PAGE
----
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  Most of the time, when one either tries to plan a healthy meal for themselves or their family, or is given a healthy recipe in some popular fitness/health/food magazine or website, focus is   given almost entirely to numbers. Numbers like grams of fat, calories, cholesterol, and fiber seem to dominate people’s minds when looking for a healthy meal. There’s a major problem in this equation, however: it’s just not healthy!

Say what?

Yes indeed, there is more (much, much, much more) to healthy eating than numbers. The number one thing to consider, is quality. As a health coach, I never pay attention to the numbers; instead I read the ingredients to see if there is anything in that specific food that will be harmful to me. Of course, it’s best to just plain avoid anything in a package, but that doesn’t happen over night and some people just plain aren’t interested in making everything themselves.

Why quality is paramount

Let’s make this real simple and go straight to the recipe. Here is a recipe I found on Eating Well Magazine’s website. It’s low in calories and supposedly heart healthy and good for diabetics and those looking to lose weight.

Here is Eating Well’s version of this recipe:

Sautéed Chicken Breasts with Creamy Chive Sauce


  • 4 boneless, skinless chicken breasts, (about 1 pound), trimmed of fat
  • 1 teaspoon kosher salt, divided
  • 1/4 cup plus 1 tablespoon all-purpose flour, divided
  • 3 teaspoons extra-virgin olive oil, divided
  • 2 large shallots, finely chopped
  • 1/2 cup dry white wine
  • 1 14-ounce can reduced-sodium chicken broth
  • 1/3 cup reduced-fat sour cream
  • 1 tablespoon Dijon mustard
  • 1/2 cup chopped chives, (about 1 bunch)

Low in total fat, low in calories, low in sodium, and simple ingredients; what on earth could be wrong here? Let’s start straight from the top.

What’s wrong with this picture?

Firstly, I am seeing no suggestions are far as buying organic goes. But just to give Eating Well a small leg to stand on, I’ll assume that they actively encourage their readers to buy organic products. What’s the big deal? Well, for one there are no synthetic ingredients that are known to be cancerous. Secondly, there have been a number of studies showing that pesticides are triggers for a number of diseases.

You can drink all the skim milk you want, but if it’s got growth hormones, then you’re increasing your chances of getting cancer, and the lack of vitamin A & D (which are found in the fat) isn’t good either since they help protect against cancer (and a number of other pathologies). Lastly, cholesterol is needed for the body to help synthesize vitamin D, so even if one is consuming other foods that may be rich in vitamin D, you still want the dietary cholesterol to help keep your body from being deficient.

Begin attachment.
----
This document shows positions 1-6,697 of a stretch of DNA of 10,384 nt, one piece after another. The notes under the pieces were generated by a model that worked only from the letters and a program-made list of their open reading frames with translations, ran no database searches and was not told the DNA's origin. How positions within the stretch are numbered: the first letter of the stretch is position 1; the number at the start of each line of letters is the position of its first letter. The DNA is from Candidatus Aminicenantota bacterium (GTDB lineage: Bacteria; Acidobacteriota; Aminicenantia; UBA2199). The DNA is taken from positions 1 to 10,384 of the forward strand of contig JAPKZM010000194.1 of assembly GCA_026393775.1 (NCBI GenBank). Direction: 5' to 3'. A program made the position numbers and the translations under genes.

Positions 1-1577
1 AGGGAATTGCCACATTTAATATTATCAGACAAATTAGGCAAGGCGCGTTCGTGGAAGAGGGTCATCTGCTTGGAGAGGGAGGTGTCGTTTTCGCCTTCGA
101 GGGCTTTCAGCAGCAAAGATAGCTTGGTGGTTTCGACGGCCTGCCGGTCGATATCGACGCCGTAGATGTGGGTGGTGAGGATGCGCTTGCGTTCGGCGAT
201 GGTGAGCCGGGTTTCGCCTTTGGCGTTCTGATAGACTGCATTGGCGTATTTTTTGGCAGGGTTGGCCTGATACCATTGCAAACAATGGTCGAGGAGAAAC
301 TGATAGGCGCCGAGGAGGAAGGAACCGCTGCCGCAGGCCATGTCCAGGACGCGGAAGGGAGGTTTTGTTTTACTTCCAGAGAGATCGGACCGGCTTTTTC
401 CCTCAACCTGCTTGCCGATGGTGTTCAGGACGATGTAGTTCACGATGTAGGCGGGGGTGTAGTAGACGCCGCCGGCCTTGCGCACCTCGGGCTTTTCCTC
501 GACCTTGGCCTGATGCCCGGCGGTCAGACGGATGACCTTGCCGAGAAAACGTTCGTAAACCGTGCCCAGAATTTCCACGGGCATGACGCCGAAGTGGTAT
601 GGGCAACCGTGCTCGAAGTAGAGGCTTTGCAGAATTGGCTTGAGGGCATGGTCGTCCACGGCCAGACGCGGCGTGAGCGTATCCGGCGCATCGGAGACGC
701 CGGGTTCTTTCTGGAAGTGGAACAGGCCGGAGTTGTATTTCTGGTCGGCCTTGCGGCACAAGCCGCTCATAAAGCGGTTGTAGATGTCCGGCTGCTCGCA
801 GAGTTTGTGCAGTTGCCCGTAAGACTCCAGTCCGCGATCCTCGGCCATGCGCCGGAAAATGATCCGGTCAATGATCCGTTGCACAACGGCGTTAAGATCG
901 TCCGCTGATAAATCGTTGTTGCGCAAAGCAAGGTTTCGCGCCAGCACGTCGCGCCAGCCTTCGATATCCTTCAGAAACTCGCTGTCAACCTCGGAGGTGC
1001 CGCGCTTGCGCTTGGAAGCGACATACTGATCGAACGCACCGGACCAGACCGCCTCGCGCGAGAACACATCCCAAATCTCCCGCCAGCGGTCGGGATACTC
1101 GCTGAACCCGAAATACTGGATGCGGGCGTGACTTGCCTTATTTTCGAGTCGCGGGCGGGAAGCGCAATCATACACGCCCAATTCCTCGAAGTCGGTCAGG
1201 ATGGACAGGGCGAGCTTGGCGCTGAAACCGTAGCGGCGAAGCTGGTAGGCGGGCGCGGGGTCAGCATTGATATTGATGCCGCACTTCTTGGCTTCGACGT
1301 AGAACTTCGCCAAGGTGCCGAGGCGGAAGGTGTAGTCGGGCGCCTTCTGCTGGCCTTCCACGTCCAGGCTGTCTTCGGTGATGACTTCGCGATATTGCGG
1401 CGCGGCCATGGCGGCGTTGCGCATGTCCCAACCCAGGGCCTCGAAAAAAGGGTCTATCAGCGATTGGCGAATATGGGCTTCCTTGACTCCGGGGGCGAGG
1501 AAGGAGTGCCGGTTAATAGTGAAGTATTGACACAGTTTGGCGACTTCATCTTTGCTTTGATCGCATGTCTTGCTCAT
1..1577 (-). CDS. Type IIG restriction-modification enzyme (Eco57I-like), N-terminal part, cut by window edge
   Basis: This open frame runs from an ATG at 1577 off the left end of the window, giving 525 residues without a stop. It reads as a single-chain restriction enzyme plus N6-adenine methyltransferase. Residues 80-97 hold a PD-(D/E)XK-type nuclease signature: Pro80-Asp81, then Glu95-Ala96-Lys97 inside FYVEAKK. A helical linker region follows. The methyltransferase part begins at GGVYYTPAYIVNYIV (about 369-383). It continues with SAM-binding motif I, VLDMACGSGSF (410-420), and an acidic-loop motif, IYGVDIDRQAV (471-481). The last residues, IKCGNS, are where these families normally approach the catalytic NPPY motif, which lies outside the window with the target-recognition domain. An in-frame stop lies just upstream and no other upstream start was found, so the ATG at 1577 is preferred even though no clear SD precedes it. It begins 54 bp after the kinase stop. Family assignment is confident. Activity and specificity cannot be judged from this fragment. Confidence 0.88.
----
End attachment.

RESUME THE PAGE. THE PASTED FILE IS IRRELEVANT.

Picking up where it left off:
Goodness, this is just one single ingredient. Can you imagine what the big picture is? Well then, let’s continue.

As mentioned previously, reduced-fat dairy products are refined foods. If it’s pasteurized, the nutrient content will be minimized and the homogenization will increase the chances of heart disease. Even if it’s organic, reduced-fat products are nutritionally useless, and they can even lead to weight gain, as studies have shown.

It’s safe to assume that the animal products that are used in this recipe also don’t come from pastured animals. You see, most farm animals are kept in barns with minimal access to the outside and they are fed not their natural diet of grass (cows) or bugs and plants (chickens) but soybeans and corn (and it gets even worse when you purchase them from a conventional grocery store). Pastured animal products are naturally lower in fat and cholesterol, have a higher nutritional profile that includes the wonderful omega 3 fatty acids.

Lastly, the chicken stock used here is worthless. Even gourmet chicken stock that has added gelatin can not compare to the long-boil bone broth it originates from. Bone broths have been a nourishing tradition of a variety of healthy cultures for generations. Rich in gelatin, fat soluble vitamins, and a host of minerals, these broths have true healing properties that help to reduce bad bacteria in the gut and actually help to improve digestion.

Let’s get it on!

Now let me show you how to do this right:


  • 4 boneless, chicken breasts, (about 1 pound)
  • 1 teaspoon sea salt, divided
  • 1/4 cup plus 1 tablespoon all-purpose flour, divided
  • 1 tablespoon raw grass-fed butter
  • 2 large shallots, finely chopped
  • 1/2 cup dry white wine
  • 14oz home-made chicken broth
  • 1/3 cup whole, raw sour cream
  • 1 tablespoon lacto-fermented Dijon mustard
  • 1/2 cup chopped chives, (about 1 bunch)

What’s right with this picture?

You’ll notice I removed the big fat scare with the chicken. Fat doesn’t make you fat, and neither do calories. In actuality, more fat in the diet can help encourage weight loss. Fat helps to fill you up, which means it will be longer until you’re hungry and that also means less between-meal-snacking. As I had mentioned previously, extra calories aren’t what makes us fat.